The entry into force of the Minamata Convention on Mercury Aug. 16 will spur companies worldwide to restrict their use of mercury and pursue alternatives to mercury added products.
The convention seeks to protect human health and curb environmental contamination by obligating its parties to broadly limit the use and export of mercury and restrict mercury emissions into the air, soil, and water.
The legally binding treaty—named after Japan’s Minamata Bay where industrial pollution led to widespread mercury poisoning in the 1950s—requires its signatories to phase out many common mercury-added products by 2020 and mercury-bearing processes by 2025. The U.S. and the European Union are among the 74 participants of the Minamata Convention, which also includes China, the world’s largest producer of mercury.
“The treaty is designed to foster a simultaneous reduction in global mercury demand and supply,” said Michael Bender, director of the Vermont-based Mercury Policy Project.
Inorganic mercury can become the more toxic methylmercury when discharged to lakes and other water bodies. Methylmercury is a neurotoxin that can affect IQ and cardiovascular health at sufficient concentrations.
Mercury Phase Out
Some companies have already begun the process of phasing out mercury products. Furniture retailer Ikea announced in 2015 that it would sell only LED lightbulbs that do not contain mercury, unlike traditional fluorescent light bulbs.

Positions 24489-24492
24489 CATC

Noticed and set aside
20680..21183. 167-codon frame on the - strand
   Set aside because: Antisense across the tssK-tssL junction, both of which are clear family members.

“Mercury-added products represent one-third of total mercury demand and consumption,” Bender told Bloomberg BNA. “So, by phasing out mercury-added products by 2020, this rather rapidly reduces global mercury demand.”
Mercury is added to a variety of products, including batteries, watches, cameras, clocks, dental amalgam, automobile headlights, neon signs, laboratory chemicals, preservatives, fixatives, buffers, dyes, barometers, and thermostats.
Abbott Laboratories, Dell Inc., Energizer Battery Manufacturing Inc., and Ford Motor Co. are among the manufacturers with products that can contain mercury, according to the Interstate Mercury Education & Reduction Clearinghouse.